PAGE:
I’m the first to admit that I have a flare for the dramatic. Every little thing is taken to the worst case scenario in my mind. It’s a coping mechanism. If I expect the worst and prepare for the worst, then anything short of the worst is a “relief”. You’d have to live this life to understand. Having a child with intense medical needs is … well … intense. Yet, you learn to adjust - you find your new normal, you get into a routine and you get up each day and function with the rest of the world, notwithstanding the fact that your child’s every breath literally depends on you (and those you trust to fill your shoes in your absence). There is a very fine line between holding it all together and feeling like you are about to fall off the cliff that parents like myself perpetually teeter on. Although an issue may appear to be a little thing, when you have no reserve, it’s the little things that will push you over the edge - as I’ve obviously demonstrated time and time again over the last 4 months. You’d think after eight years of teetering, falling and getting back up, I’d be more conditioned to handle the bumps encountered along the way. However, my ability to cope seems to diminish with each “bump” I encounter, and the whining intensifies.

My rational self knows that I just need to “cowboy up”, shut up and deal with it. Yet, when I sit down at the keyboard, my very emotional self takes over and I whine. Those of you who encounter me in person see the rational me. Those of you who encounter me only through my written words see the emotional me. Those of you who see me both places … you’re no doubt as confused as I am!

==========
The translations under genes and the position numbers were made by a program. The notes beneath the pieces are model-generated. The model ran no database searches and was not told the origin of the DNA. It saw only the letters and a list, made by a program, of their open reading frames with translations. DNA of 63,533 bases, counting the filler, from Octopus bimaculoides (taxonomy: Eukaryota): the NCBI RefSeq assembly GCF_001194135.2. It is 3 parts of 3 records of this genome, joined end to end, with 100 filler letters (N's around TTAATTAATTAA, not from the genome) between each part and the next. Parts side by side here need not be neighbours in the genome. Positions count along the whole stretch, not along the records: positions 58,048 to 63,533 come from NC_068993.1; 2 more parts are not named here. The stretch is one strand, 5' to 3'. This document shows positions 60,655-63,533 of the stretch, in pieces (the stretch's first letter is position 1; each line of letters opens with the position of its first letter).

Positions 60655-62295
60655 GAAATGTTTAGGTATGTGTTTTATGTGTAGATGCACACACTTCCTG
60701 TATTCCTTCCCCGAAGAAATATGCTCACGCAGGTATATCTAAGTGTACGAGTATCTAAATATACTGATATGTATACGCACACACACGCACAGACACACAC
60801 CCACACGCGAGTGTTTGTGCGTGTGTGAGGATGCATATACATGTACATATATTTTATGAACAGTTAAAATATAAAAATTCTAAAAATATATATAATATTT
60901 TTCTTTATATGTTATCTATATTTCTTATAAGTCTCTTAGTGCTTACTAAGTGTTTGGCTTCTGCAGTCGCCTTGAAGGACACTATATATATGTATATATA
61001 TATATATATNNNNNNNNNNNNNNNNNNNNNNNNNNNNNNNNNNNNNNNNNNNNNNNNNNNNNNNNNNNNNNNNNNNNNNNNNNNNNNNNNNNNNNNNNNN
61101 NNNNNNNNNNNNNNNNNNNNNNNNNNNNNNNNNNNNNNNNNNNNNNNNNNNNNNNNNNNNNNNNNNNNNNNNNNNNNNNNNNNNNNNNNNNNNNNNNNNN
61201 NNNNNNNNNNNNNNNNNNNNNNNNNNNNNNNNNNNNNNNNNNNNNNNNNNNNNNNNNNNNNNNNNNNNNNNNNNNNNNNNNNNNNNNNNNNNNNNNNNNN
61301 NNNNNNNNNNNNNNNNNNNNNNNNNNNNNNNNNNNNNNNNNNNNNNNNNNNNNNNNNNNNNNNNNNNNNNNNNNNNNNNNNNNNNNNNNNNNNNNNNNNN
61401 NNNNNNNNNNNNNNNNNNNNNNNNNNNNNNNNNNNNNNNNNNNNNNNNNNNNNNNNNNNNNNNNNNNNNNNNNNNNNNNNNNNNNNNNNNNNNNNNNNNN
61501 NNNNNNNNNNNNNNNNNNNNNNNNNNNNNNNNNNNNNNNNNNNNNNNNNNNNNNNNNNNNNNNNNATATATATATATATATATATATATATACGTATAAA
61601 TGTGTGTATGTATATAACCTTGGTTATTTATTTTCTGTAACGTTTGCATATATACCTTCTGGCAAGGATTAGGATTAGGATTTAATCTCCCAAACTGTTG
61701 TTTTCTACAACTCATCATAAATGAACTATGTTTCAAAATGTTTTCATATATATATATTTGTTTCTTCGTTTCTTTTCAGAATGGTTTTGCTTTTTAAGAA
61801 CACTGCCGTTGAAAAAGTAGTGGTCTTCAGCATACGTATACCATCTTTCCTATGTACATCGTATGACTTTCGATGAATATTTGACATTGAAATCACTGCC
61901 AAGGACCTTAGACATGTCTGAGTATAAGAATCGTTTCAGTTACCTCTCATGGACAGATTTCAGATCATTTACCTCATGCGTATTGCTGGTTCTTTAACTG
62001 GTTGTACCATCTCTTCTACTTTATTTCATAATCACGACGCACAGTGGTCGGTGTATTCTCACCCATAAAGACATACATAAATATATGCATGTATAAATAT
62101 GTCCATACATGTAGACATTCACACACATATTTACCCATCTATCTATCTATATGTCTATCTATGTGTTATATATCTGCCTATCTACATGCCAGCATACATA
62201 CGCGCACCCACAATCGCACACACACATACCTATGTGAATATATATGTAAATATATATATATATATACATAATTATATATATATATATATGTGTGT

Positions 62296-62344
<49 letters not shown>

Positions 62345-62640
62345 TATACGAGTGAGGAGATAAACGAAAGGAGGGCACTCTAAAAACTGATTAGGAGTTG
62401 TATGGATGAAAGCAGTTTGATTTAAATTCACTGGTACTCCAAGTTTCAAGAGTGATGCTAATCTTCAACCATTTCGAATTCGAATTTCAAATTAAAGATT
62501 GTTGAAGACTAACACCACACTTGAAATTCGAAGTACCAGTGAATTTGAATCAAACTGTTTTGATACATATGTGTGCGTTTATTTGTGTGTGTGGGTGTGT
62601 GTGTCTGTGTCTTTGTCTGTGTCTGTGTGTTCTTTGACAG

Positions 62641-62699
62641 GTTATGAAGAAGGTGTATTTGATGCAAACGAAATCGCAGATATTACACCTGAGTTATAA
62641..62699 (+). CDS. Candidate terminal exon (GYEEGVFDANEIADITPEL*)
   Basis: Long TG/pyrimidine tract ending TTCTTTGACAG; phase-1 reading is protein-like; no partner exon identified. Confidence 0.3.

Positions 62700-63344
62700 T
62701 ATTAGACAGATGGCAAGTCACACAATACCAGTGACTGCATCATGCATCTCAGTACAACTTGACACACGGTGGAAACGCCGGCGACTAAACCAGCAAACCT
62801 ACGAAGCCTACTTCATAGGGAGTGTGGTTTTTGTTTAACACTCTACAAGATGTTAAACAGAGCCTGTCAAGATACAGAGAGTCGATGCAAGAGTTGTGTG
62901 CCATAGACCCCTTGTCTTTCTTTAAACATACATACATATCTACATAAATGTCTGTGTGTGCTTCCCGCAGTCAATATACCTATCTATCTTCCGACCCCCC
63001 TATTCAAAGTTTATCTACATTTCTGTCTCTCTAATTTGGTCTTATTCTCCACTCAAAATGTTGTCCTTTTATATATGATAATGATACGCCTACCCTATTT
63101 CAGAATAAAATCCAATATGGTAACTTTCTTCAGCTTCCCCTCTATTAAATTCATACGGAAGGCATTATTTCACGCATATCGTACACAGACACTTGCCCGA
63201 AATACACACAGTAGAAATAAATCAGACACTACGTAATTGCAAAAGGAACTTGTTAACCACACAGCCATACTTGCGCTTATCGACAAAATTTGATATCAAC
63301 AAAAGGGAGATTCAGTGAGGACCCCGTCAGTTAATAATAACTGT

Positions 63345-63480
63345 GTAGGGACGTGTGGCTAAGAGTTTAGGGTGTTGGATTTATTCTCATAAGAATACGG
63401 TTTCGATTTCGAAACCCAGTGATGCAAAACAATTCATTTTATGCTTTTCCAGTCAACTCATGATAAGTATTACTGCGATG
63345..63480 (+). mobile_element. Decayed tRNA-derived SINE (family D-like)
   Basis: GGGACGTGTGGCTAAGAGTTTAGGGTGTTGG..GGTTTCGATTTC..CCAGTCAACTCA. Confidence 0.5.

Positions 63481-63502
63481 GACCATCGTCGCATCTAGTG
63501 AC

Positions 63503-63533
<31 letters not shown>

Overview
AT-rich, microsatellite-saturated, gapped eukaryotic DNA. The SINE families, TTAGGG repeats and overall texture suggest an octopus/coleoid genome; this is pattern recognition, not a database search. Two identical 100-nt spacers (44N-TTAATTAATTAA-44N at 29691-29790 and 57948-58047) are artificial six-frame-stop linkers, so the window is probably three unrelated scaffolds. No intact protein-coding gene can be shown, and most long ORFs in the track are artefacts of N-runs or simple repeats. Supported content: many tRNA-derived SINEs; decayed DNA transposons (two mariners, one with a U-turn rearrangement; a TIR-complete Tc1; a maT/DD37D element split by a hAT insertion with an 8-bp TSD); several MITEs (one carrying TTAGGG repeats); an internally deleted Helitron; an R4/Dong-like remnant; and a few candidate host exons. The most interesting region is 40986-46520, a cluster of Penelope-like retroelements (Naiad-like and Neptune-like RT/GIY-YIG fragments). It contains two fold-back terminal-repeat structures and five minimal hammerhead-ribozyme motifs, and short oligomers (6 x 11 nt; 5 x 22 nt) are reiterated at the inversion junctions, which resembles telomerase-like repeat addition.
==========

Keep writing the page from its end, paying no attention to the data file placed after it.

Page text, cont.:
I can’t promise to cease all whining, I can only suggest that if you tire of the whining … hook up with me in person, the rational me is much more tolerable.

Monday, November 13, 2006

Spinous Process

Spinous process: The protrusion down the center of the back (red in the picture). It is the bone you can feel when running your hands down your back. Unless you are Jack, in which case your spinous process runs along the left side of your back about 3 inches off center (and that is "corrected").

As you may remember, Jack had this area on his back that was protruding and it had me worried. We saw the local ortho and he said it was the spinous process. Over time, the area of protrusion has become longer and more protruding. We are now dealing with an open (broken skin) pressure sore. Not good! Pressure sores could lead to infection, which could lead to sepsis, which could lead to .... well, you get the picture.

So the question is, did we just trade one set of problems for another? Here is a kid with this area on his back that is clearly susceptible to skin breakdown. This area will always be up against something, whether it be his wheelchair or the bed. Are we now going to spend the rest of Jack's life fighting off pressure sores? Does it EVER end? (other than the obvious end.) These, of course, are rhetorical questions. I don't even know which doctor I need to discuss this with. I guess I could start with the pediatrician. I've a mind to lay it in the lap of the orthopedic surgeon, but I'm sure he'll just toss it into someone else's lap.

Sorry for the lousy update, but I'm in a lousy mood and it's only Monday. Thanks for checking in on us.

I suppose I'd better re-read my previous post and change my attitude, eh?

Melisande and Sharon -- Jack is never in his body brace. He only needs to wear it when he is out of bed. Why get him out of bed if he still must lay completely flat because the brace goes to his mid-thigh? There's no reason to get him out of bed just to put him in a body brace. The only time he wears his body brace is to go to doctor's appointments. The pressure sores are simply from laying on the boney area that is sticking out. Thanks for your thoughts!

Friday, November 10, 2006

The Dash

Food for thought:

by Linda Ellis

I read of a man who stood to speak
At the funeral of a friend
He referred to the dates on her tombstone
From the beginning to the end.

He noted that first came her date of her birth
And spoke the following date with tears,